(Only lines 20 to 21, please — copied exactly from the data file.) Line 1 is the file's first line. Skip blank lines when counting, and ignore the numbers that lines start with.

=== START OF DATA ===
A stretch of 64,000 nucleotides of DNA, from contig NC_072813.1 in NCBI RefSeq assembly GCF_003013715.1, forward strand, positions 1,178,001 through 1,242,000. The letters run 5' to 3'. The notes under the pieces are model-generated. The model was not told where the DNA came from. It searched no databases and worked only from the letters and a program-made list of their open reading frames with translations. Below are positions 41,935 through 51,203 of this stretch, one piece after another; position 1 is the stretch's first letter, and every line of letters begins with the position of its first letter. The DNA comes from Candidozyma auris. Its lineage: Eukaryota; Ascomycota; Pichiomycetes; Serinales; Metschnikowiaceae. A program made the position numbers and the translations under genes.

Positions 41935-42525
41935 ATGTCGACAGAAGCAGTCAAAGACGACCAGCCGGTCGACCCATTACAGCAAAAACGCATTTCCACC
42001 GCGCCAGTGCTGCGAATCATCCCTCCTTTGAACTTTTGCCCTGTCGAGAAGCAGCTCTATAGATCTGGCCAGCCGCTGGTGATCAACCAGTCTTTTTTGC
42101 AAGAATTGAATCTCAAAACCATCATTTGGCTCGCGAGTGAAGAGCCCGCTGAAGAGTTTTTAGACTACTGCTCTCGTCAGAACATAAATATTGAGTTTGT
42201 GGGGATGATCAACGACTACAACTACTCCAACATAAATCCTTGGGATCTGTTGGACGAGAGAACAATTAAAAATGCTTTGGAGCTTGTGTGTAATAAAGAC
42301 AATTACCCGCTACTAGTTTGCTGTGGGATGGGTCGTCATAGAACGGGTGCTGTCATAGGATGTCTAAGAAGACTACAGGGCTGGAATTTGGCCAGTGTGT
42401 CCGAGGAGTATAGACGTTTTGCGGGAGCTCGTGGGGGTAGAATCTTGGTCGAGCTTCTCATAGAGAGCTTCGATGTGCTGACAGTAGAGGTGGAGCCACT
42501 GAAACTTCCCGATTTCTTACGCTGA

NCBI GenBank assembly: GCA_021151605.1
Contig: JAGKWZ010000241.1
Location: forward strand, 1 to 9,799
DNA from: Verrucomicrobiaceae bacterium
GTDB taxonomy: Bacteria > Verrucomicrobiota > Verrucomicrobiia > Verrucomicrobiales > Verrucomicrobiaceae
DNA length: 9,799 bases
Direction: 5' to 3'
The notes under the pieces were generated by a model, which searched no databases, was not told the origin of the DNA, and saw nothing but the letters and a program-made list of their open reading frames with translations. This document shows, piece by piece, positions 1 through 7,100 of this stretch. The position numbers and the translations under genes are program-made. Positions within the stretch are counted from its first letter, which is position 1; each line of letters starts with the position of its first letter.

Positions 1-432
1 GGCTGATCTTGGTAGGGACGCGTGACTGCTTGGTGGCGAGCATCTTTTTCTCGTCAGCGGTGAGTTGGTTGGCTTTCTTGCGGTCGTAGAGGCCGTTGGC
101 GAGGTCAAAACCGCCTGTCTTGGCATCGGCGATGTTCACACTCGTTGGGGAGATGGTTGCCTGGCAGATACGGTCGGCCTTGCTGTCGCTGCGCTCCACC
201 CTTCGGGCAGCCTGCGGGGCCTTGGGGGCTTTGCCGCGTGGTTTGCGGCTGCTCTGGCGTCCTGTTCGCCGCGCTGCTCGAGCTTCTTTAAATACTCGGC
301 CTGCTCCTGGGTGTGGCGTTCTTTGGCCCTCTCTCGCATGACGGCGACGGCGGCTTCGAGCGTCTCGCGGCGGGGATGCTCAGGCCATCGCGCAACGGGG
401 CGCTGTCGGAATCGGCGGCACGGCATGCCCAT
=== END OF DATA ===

101 GAGGTCAAAACCGCCTGTCTTGGCATCGGCGATGTTCACACTCGTTGGGGAGATGGTTGCCTGGCAGATACGGTCGGCCTTGCTGTCGCTGCGCTCCACC
201 CTTCGGGCAGCCTGCGGGGCCTTGGGGGCTTTGCCGCGTGGTTTGCGGCTGCTCTGGCGTCCTGTTCGCCGCGCTGCTCGAGCTTCTTTAAATACTCGGC